Not knowing exactly what time I’d started the bike at I figured I’d done it in around 6:40 so I was happy enough with that. I would definitely like to have felt stronger on the second loop but I know that it is just down to training. And having gained some time on the swim I knew that 12hrs was still a possibility. I zipped through this transition much quicker than T1, just ditching the helmet and exchanging bike shoes for running shoes. Stuffed a few energy gels in my pockets, quick drink of water and off I went. Man it felt sooooo good to be on two feet again. I hope to someday enjoy biking as much as running but I don’t see it happening anytime soon! I passed the first water stop without stopping as it was quite close to the start but thereafter I walked though each one making sure I got enough fluids and food. Amazingly I didn’t consume a single energy gel the entire day. I would normally take 4 or 5 during a marathon but today the array of grub at each water stop including pretzels, grapes, oranges and bananas was much more appealing (just missing gummi bears…). I had water at each stop and a little Gatorade every second one. And I took a cup of ice from each stop to carry with me which is a great way to keep cool and I find it just gives me something to focus on, chomping on ice-cubes. The run course was pretty nice. I was familiar with most of it from our training weekend here. I wasn’t too keen on the circuit around the college stadium (it would have been okay if the seats were filled with supporters!), nor the many sections of pavement but of course I loved the section of trail and also quite enjoyed the few hills as they required different muscles which felt pretty good. And the support was fantastic. There wasn’t more than a few hundred meters stretch every now and then that didn’t have a band of supporters. And with our names printed on our bibs I made sure to have move my race belt so it was visible every time we came to the busier areas. There’s nothing quite as motivating as complete strangers yelling your name! Except friends yelling your name… it was a real boost to see a familiar face every couple of miles along the course. I am so grateful to them all for traveling to the race and I hope to repay the favour in the future.

Mile 15 - Having fun on the run!

I tried to keep a pretty even pace for the first half of the run and was happy with around 8 minute miles followed by 30-40 seconds walking through the water stops. I figured if I could keep this up I would comfortably hit 4 hours. Which led to calculations and re-calculations as to whether or not I’d hit 12hrs! But halfway is early in a regular marathon so it was certainly too early to be thinking about the finish line just yet. I had another caffeine fix at mile 14 where we had our special needs run bag. Not sure it made much difference but I was able keep up the same pace for a few more miles before slowing down towards mile 18. Still my legs felt ok and thankfully no stomach issues at all. While it sounds sort of cruel I can’t deny it felt incredible to be running strong and passing people all the way. My little sister who was following me online in Sydney summed it up in a text message later that night… “Well done helen you did so class can’t believe your run time…you passed bout 600 people since the cycle ya lunatic! Congrats il ring u soon xx”. I laughed so much. It was just one of many text messages that night and the next day that made every moment worthwhile. I do all of this for myself, for reasons I can’t quite explain. But knowing that so many friends and family are supporting me is a real help during these longer events.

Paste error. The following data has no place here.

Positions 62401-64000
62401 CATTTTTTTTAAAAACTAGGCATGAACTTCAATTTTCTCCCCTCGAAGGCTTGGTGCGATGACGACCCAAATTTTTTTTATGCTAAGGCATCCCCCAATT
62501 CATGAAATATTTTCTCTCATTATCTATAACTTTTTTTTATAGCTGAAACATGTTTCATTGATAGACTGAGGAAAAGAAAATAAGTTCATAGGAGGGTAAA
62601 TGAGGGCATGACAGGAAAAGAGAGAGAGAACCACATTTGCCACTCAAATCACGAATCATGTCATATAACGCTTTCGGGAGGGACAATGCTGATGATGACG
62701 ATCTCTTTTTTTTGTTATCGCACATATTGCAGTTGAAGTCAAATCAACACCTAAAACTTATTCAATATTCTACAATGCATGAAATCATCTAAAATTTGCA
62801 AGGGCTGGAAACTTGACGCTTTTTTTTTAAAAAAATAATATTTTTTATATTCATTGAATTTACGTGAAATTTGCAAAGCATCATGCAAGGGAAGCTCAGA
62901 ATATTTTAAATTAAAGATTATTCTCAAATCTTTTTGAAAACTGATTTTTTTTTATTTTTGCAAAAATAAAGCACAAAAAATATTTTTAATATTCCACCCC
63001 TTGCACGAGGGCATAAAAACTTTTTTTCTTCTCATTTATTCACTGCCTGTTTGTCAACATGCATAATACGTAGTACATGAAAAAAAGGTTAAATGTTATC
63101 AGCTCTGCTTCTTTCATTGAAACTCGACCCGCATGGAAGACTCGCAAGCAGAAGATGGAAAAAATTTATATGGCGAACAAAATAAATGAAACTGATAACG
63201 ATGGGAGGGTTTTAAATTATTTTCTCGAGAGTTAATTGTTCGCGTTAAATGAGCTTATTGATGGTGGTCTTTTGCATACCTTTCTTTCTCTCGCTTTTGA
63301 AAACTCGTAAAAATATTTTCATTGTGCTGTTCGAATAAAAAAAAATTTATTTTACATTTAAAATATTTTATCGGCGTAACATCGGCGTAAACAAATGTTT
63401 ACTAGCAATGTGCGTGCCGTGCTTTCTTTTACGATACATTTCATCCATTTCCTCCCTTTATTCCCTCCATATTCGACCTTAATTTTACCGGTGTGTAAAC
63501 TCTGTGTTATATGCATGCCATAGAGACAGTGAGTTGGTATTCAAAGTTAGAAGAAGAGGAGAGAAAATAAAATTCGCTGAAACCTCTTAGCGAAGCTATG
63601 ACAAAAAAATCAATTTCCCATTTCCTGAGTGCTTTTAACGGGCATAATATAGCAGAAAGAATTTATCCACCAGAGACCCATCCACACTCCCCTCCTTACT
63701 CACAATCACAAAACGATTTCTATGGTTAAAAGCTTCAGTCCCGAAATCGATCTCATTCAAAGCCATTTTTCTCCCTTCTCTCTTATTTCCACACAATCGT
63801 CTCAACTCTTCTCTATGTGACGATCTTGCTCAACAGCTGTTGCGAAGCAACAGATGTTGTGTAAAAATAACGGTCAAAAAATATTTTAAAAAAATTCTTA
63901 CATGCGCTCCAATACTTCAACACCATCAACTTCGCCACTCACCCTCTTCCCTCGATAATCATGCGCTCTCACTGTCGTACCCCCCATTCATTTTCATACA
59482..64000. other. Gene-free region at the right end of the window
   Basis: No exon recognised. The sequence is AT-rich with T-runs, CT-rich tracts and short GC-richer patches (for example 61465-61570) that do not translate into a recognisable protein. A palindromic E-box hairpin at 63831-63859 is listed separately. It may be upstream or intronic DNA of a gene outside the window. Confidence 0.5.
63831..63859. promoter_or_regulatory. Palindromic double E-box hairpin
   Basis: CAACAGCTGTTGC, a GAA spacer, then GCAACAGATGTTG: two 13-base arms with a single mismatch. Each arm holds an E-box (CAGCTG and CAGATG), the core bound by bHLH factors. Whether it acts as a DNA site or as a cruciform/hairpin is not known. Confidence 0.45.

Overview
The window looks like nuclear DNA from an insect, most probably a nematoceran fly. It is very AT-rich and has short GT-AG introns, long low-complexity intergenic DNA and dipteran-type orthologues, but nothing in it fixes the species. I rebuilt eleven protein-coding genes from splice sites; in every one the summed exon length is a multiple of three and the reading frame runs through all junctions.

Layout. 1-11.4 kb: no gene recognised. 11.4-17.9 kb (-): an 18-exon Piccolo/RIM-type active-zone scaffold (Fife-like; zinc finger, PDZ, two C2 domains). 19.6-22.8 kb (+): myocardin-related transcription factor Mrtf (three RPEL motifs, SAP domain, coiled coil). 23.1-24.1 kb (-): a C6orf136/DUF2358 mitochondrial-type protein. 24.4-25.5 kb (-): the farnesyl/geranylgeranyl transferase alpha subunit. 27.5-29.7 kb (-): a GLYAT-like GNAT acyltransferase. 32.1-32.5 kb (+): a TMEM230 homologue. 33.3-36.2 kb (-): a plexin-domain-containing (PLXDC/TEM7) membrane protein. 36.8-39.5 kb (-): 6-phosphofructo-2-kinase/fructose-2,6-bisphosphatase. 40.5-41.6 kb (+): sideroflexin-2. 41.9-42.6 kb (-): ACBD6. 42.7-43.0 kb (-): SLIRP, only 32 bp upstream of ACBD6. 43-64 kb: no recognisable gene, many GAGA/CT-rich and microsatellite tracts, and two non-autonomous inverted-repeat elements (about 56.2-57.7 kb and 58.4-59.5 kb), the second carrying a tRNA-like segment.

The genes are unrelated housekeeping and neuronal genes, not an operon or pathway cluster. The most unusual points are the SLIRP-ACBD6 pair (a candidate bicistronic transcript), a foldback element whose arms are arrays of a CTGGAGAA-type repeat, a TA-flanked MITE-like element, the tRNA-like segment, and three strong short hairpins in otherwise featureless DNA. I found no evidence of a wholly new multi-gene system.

In a previous race report I wrote that I didn’t believe I had any natural running talent. I meant that at the time. And I absolutely believed it five years ago when running 5km on the treadmill was a struggle. But having run a 3:17 marathon earlier this summer it’s probably time to ditch the modesty. And while it mostly comes down to training I am definitely blessed with an endurance (stubbornness, some might say) that seems to be improving each year. And this certainly kicked in for the last few miles. Knowing I was risking the 12hr mark I made a quick pit stop at the portaloo at mile 22 and emerged knowing it was worth the 30 seconds. I was able to pick it up for the next 2 miles. But I knew I couldn’t keep this pace for much longer. Part of me wanted to walk so badly. But that was not an option and so I tried to focus on just getting closer to the finish line. Around endless corners and then finally the Capitol building was in view. Trying to remember how many sides of the square I had to go around, was it 2 or 3 or 4… huge crowds now… I knew that I’d given everything I had on this day and whatever my final time I would be immensely proud of this achievement. Of course, I can say that now… remembering how I felt rounding that final corner and seeing 11:59:35 on the clock. Woo Hoo!! I sped down the home straight. Crossing the finish line to the sound of the announcer screaming “YOU ARE AN IRONMAN”. It was the best feeling in the world. The crowd was amazing. I felt like a rock star.

A huge thank you to Kami for convincing me to do this. And to Tanya for her dedication to training, some of which rubbed off on me.

Make today your someday.